Why increasing maximum sentences for killer drivers doesn’t fix the problem
Why increasing maximum sentences for killer drivers doesn’t fix the problem
If you’re wondering whether you’ve heard this before, it’s likely you have, because successive governments have been going round in circles on this issue for years, while continually failing to address some fundamental problems with road traffic laws and how they are applied or enforced.
It was back in 2014 that Justice Secretary Chris Grayling announced a full review of road traffic offences and penalties promising "Justice for victims of banned drivers". He talked about longer jail sentences for drivers who cause death or serious injury on the roads, but that was to be part of a wider review which we were told would take place “over the next few months”, with plans to change the law “shortly”, and assurances that changes were “expected to be implemented in early 2015”.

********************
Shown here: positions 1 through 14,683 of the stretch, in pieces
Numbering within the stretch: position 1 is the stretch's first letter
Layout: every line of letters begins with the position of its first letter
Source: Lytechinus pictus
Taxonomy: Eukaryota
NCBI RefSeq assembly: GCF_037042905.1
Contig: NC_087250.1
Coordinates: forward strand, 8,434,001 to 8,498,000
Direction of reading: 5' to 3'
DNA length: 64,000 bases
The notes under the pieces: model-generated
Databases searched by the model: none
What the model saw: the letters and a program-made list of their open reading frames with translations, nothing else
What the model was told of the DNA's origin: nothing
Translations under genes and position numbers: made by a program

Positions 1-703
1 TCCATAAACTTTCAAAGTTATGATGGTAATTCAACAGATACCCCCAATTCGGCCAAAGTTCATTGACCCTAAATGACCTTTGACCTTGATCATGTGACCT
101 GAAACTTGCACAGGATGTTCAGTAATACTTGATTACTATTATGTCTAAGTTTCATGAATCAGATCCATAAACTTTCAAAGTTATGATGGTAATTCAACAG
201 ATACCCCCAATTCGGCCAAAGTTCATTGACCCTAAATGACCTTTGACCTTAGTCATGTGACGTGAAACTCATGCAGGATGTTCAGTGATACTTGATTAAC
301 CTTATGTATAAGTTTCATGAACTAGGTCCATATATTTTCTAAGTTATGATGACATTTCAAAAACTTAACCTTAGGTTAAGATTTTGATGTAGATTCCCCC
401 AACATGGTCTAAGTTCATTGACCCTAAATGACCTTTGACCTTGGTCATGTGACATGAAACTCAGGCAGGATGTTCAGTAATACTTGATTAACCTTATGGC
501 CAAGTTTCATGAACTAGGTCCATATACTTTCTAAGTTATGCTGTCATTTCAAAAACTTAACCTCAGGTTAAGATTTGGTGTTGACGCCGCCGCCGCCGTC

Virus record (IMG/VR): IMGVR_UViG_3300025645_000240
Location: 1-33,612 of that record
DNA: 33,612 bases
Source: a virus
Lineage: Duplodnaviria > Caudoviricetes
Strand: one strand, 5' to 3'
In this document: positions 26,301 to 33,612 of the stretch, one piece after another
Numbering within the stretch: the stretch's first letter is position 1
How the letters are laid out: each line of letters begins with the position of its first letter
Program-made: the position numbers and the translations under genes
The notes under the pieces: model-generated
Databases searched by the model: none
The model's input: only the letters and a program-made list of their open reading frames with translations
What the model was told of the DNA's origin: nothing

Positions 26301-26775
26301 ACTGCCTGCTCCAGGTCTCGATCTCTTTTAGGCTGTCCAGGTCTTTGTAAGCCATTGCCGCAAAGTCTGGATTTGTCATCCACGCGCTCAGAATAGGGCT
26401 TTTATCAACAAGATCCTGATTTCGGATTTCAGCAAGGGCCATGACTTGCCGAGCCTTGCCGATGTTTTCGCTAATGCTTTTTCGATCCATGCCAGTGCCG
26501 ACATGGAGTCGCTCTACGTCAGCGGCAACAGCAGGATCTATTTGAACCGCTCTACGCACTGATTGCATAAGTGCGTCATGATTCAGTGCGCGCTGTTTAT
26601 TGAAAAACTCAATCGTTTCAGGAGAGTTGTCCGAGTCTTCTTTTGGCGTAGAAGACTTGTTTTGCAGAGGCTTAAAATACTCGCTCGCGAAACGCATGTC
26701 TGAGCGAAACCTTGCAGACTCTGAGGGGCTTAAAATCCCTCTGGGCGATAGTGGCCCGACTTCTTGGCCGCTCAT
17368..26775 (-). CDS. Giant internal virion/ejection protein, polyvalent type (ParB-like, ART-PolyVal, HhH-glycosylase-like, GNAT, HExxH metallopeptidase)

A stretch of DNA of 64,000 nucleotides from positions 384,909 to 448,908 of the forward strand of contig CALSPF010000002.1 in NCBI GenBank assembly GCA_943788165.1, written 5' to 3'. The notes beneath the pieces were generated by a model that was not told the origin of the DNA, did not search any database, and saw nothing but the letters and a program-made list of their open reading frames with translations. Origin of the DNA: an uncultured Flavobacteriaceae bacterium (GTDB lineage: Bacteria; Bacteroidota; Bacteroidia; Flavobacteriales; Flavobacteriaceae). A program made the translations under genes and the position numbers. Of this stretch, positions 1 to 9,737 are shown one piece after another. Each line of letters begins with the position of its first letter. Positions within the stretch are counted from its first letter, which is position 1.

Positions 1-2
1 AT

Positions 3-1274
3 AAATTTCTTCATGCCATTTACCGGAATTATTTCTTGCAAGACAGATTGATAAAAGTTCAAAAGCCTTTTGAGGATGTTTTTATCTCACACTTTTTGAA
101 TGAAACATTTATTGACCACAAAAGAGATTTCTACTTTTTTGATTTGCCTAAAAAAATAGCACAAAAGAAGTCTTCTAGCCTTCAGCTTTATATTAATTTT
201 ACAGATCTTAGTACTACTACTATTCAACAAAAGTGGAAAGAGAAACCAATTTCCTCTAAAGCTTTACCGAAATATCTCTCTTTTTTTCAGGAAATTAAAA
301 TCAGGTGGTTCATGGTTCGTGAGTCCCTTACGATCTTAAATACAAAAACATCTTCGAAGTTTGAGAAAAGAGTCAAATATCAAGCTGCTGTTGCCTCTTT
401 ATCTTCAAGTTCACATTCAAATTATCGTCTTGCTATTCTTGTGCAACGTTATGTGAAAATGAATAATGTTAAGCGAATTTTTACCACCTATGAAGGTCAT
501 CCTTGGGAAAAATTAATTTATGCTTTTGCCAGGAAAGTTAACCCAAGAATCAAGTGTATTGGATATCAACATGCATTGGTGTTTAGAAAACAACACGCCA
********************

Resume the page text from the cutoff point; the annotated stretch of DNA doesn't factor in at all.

Six years on we’re still waiting for that review, so Monday felt like Groundhog Day, with a headline announcement about sentencing changes potentially affecting a tiny number of cases each year, but nothing to improve how the justice system deals with the vast majority of road traffic offences across Great Britain (road traffic legislation is devolved in Northern Ireland), which the long-awaited and oft-promised Grayling review was supposed to address.
Waiting for Godot
Through our road justice campaigning, Cycling UK has long argued for a justice system that discourages bad driving, educates drivers to a higher standard, takes bad drivers off the roads and delivers just and safe outcomes, so we’re certainly not opposed to tougher penalties for drivers who cause death or serious injury to others. But on its own, that’s a sticking plaster for a system that’s haemorrhaging.
As I outlined in this blog four years ago, waiting for the Ministry of Justice’s (MoJ) review was like Waiting for Godot, Samuel Beckett’s play where there is nothing to be done, and nothing ever happens.